HONG KONG – Earlysense Ltd. has sold a contact-free continuous monitoring technology to global med-tech provider Hillrom Holdings Inc.

Ramat Gan, Israel-based Earlysense will receive licensing for all intellectual property and technology sold to Chicago-based Hillrom for use outside the hospital along with $30 million in cash, commercial milestone payments and a portion of Hillrom's equity investment.

Earlysense CEO Matt Johnson told BioWorld that the technology acquisition is a global deal.

"The COVID-19 pandemic has created historic opportunities for smart health technologies outside the hospital, and this transaction will allow us to continue serving our global customer base and apply our clinically proven technology to this high-growth sector,” said Johnson.

Hillrom said it will integrate Earlysense's contact-free continuous monitoring and analytics technology into its Centrella Smart+ med-surg bed and ecosystem of connected devices.

“As it relates to Hillrom, the Earlysense technology is integrated into their Centrella Smart+ Bed,” said Johnson. “Our technology has already monitored more than 1 million patients and helped clinicians save tens of thousands of lives, and we expect to accelerate this significant impact as a result of this technology sale to Hillrom.”

At a rate of more than 100 times per minute, Earlysense’s technology allows for the continuous monitoring of patient heart and respiratory rates without increasing the risk of harmful infection.

It also alerts clinicians to potential patient deterioration events much earlier than traditional monitoring methods. This technology serves as the engine for Earlysense’s remote patient monitoring devices, which brings hospital-grade patient analytics to care settings outside health care institutions.

“We give caregivers an early warning of a patient who will need their help. Utilizing piezoelectric technology integrated into a membrane plate, the Earlysense sensor detects mechanical vibrations from the patient,” said Johnson.

The sensor collects the signal and the system algorithms analyze it to extract important indicators, such as heart rate, respiration rate, movement and bed exit.

“By continuously monitoring the patient's heart and respiration rate trends we allow early detection of patient deterioration, thus giving their caregivers advance warning and time to intervene,” said Johnson.

According to Hillrom, clinical research has demonstrated that up to 17% of inpatient admissions experience clinical deterioration. These warning signs can often be caught through contact-free continuous monitoring technology six to eight hours before deterioration events occur, much earlier than traditional monitoring methods.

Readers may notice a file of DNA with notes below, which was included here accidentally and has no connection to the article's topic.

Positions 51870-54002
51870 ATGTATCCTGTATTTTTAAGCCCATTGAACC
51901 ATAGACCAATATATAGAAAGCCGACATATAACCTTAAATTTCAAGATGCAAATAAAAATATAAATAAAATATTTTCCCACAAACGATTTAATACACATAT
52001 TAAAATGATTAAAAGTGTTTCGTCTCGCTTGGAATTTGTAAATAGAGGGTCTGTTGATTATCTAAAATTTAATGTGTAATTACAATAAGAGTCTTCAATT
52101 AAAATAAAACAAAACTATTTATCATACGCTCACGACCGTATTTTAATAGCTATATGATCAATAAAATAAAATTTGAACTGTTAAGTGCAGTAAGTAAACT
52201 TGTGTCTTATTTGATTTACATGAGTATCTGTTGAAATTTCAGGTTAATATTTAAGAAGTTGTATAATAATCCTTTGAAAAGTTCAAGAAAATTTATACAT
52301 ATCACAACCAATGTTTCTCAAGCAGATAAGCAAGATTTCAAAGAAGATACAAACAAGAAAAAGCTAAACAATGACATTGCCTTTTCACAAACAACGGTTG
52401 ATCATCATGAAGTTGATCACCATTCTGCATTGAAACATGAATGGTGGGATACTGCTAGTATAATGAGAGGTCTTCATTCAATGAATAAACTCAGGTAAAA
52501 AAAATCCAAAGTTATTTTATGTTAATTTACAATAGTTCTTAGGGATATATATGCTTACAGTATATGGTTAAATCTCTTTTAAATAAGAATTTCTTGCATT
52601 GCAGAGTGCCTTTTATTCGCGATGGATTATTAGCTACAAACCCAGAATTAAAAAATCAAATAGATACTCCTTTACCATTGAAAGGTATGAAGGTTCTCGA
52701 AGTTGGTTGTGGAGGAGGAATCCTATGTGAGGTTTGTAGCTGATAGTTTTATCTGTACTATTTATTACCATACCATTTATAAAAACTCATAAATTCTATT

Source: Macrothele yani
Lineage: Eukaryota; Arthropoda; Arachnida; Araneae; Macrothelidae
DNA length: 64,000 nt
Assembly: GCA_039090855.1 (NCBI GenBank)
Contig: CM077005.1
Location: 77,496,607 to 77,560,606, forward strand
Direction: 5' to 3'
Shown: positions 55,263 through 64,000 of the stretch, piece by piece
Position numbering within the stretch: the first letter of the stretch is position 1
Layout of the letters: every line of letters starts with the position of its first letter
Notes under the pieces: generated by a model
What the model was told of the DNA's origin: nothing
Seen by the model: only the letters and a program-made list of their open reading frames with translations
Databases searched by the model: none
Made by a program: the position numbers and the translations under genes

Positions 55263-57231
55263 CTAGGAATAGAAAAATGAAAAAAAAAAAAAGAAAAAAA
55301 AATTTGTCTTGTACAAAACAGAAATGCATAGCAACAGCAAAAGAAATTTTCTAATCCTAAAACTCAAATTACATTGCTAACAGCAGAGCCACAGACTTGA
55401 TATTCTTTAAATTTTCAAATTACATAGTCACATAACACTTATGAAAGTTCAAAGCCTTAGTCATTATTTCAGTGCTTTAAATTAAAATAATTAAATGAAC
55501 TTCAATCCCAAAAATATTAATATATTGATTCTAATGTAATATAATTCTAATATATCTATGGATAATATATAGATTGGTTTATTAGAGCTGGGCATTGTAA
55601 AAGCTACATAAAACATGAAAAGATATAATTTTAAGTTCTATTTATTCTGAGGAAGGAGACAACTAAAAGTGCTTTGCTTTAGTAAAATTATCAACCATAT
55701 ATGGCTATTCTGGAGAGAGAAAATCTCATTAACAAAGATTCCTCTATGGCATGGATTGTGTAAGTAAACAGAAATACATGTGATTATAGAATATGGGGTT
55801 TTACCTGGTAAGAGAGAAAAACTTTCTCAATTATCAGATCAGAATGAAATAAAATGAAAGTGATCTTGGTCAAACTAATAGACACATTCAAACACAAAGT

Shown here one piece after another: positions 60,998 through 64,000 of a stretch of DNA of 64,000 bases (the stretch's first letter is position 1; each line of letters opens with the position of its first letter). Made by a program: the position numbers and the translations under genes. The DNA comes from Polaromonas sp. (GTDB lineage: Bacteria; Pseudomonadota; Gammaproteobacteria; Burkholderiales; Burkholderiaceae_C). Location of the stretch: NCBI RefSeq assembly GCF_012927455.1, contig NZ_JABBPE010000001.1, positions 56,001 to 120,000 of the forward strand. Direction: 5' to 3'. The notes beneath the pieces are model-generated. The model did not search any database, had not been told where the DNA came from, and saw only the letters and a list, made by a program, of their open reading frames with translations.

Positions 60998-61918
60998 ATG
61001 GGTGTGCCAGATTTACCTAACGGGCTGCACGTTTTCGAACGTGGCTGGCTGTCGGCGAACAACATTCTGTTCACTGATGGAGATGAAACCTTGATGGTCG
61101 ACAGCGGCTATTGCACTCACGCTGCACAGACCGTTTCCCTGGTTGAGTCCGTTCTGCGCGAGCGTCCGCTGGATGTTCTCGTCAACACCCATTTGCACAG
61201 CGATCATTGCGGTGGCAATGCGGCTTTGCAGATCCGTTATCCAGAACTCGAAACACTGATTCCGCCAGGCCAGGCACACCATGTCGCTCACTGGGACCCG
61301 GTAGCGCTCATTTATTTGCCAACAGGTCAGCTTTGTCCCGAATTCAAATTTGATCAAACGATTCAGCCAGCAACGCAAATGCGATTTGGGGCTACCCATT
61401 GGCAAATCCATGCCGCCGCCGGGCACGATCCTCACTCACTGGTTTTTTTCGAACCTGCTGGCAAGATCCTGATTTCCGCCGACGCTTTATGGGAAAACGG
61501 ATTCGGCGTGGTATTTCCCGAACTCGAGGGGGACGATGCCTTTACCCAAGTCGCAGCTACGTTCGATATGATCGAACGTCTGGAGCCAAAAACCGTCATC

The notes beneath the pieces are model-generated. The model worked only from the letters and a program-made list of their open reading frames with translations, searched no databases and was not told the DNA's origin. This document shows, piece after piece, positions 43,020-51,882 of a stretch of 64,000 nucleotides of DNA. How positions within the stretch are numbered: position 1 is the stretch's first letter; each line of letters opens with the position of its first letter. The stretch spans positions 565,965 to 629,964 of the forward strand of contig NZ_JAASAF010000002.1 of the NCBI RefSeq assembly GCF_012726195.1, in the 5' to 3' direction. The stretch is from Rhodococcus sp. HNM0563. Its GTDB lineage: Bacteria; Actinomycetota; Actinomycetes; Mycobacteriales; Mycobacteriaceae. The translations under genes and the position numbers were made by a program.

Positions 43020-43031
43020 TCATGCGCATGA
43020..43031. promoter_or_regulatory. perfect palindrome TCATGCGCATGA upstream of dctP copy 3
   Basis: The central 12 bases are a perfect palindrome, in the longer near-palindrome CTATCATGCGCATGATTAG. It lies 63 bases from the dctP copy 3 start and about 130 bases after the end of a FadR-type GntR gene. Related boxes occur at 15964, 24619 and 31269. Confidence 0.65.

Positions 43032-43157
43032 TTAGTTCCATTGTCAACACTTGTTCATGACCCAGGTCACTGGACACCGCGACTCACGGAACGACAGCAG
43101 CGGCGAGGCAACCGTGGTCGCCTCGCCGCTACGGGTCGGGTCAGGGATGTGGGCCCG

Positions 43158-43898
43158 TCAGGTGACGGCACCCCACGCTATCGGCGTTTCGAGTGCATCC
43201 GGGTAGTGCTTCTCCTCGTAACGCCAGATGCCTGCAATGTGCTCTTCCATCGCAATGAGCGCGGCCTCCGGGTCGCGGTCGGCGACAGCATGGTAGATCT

Early identification of clinical deterioration has led to improved survival, decreased costs, and decreased need for higher acuity settings.

"Earlysense's contact-free continuous monitoring technology provides caregivers with a full picture of patient health, allowing for intervention at the earliest signs of patient deterioration," said John Groetelaars, the president and CEO of Hillrom.

Wells Fargo Securities served as exclusive financial advisor to Earlysense and Goldfarb & Seligman and Polsinelli served as legal counsel.

Hillrom and Earlysense have a history of collaboration. In 2019, Hilrom was one of the big sources of funds for a $39 million financing round Earlysense completed. Earlier that year, Hillrom acquired Breathe Technologies Inc. in a $130 million deal.

Earlysense also has plans for the Asian market, particularly in Japan. Outside of the Hillrom relationship, Earlysense works with its partners to deploy product into their various care settings.

“We have two major Asian partners, one of which is our beta partner for our new remote patient management platform. This partner provides care for thousands of elderly people in Japan's senior care homes. By utilizing Earlysense technology, our partner helps them live safer, happier, healthier lives right in their own homes,” said Johnson.

“Another Asian partner is using our technology to investigate how Japanese employees are affected by overwork and lack of sleep. We believe their work is critically important and may have broad implications to the sleep-tech space and employees across the globe.”

Earlysense declined to disclose the name of its Asian partners but the company now plans to focus on post-acute remote patient care, which is growing dramatically and has experienced widespread acceptance and momentum in the market due to the COVID-19 pandemic.

“We are fully focused on the remote care space, which is experiencing rapid growth. The trend of health care moving away from hospitals and into homes was accelerated with the onset of COVID-19,” said Johnson. “Since our technology is contact-free, we are an ideal solution for a remote care deployment. Additionally, Earlysense is rapidly advancing our AI capabilities and investigating additional contact-free solutions.”